Critical Analysis Of Shirley Jackson’s The Lottery
Henry S. Haskins once said, ‘Tradition is a prison with majority opinion the modern jailer.’ The quote is related to the short story, ‘The Lottery’ by Shirley Jackson because tradition is substantial and important to their community. They have been doing the lottery for years even though some people may want to break from tradition they will never break from tradition because that is what they know, and it always has been that way.
The story is based around a small community and annually they do a lottery pulling paper from a black box whoever gets the paper with the black dot on it must be stoned by everybody in the town. The theme in the Lottery displayed throughout the short story is ‘we’ do things out of habit even though it can be detrimental; the story shows great symbolisms of tradition in the use of stones as a weapon and the meaning of the black box to the town’s people. In writing the story Shirley Jackson made tradition the driving purpose. When Jackson wrote the short story, the timeframe was very significant to how the story was written.
The story was written around the time of World War II and in that time, people had a mindset of ‘if it’s not me I’m not worried about it.’ For example, The world knew concentration camps were being created by Hitler but didn’t try to do anything to stop it leading to 6 million Jews being extinguished; and the US didn’t want to get involved until the bombing of Pearl Harbor instead they wanted to be neutral until it was ‘them’ who got wounded in the fight. In comparison to the story, they [the town’s people] had the same mindset as if it’s a laissez faire, if a person in their family did not pull the paper with the black dot they enjoyed stoning the person who did. For instance, when the town realized in the final draw that Tessie was the one who ultimately drew the black dot they were all quick to get stones and stone her joyfully because they weren’t the ones in her predicament.
Equally important were the great forms of symbolisms relating to the tradition especially in the use of the stones as a murder weapon other than anything else, that could possibly be used in that time zone. The stones are used to show an act of violence because the children pile stones in the beginning and then contribute to the lottery’s end with the adults by stoning another. Stones in history have been used by group of people bonding together to murder another, meaning there isn’t one executioner. In relation to tradition, in early Christianity a community got rid of an outsider by group punishment in stoning. Another reason stones show great significance is because they were the first murder weapons used by the first humans for violent rituals.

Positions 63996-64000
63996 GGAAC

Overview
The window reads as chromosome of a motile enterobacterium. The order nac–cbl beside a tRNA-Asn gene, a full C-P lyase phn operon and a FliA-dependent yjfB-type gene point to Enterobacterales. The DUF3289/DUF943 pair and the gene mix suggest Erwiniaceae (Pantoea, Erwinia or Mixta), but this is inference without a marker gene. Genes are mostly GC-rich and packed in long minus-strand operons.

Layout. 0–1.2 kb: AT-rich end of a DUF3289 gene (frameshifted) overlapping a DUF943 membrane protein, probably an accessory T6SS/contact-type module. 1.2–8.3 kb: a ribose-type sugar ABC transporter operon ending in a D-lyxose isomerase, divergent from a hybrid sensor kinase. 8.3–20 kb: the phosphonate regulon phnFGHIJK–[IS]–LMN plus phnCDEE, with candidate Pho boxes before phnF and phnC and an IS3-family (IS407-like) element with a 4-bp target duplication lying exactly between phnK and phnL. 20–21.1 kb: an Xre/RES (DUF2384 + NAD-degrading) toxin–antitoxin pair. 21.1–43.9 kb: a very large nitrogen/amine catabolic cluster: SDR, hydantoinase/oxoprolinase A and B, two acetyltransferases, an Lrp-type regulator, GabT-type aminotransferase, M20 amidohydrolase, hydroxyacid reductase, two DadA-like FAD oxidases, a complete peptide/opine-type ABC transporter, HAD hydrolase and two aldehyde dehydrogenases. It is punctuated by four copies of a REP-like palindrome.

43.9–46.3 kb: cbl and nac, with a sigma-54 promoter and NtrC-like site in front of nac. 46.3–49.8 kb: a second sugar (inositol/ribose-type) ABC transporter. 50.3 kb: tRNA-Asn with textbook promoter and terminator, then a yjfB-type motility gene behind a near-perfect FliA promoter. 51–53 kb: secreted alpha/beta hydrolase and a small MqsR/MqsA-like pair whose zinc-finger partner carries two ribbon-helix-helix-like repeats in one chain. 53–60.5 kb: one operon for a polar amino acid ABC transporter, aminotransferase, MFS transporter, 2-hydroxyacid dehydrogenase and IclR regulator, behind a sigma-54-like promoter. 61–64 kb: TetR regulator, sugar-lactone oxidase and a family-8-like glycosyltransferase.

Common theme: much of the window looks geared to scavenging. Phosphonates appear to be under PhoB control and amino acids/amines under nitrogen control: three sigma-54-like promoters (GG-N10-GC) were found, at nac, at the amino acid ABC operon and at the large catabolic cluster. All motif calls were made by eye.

Another way Jackson shows tradition in the lottery is through the black box. The black box is old and made of pieces from the box before it they say, and the town’s population has grown instead of drawing the original wooden chips the towns people draw paper. The black box represents the physical ties between the town’s people and their tradition. They are unwilling to let it go even though they fear the outcome. Honestly, the box itself has no meaning until the day of the lottery. For instance, ‘The black box has spent one year in Mr. Graves barn and another year underfoot in the post office…’.
The box has no meaning physically, but it has an emotional attachment that they are scared to let go of. Throughout the story the town’s people fight with breaking away from tradition and keeping it. Mr. Summers in the story suggested to get a new box but because the box that they have now has emotional meaning they keep it since ‘no one likes to upset even as much tradition as was represented by the black box.’ Moreover, when approached with changing a lick of tradition people are looked at as if they are crazy or fools. Old Man Warner expresses that this time will be his ‘seventy-seventh time’ and that the young folks and other towns are old fools for wanting to quit the lottery or even stopping it all together due to its long-standing tradition. In the town they are also quite old fashion. Mr. Summers asked if the Watson boy was pulling and the boy said yes that he was pulling for himself and his mother. The response to him was, ‘Glad to see your mother’s got a man to do it’ (Jackson). Even though his mother is head of the household since he is the male he is looked to take the job.
All in all, even though people fear the outcome of the lottery and pulling from the black box, they continue to participate in it because of tradition. The Lottery has great meaning to the people which makes them reluctant to just let it sit aside.
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Henry S. Haskins once said, ‘Tradition is a prison with majority opinion the modern jailer.’ The quote is related to the short story, ‘The Lottery’ by Shirley Jackson because tradition […]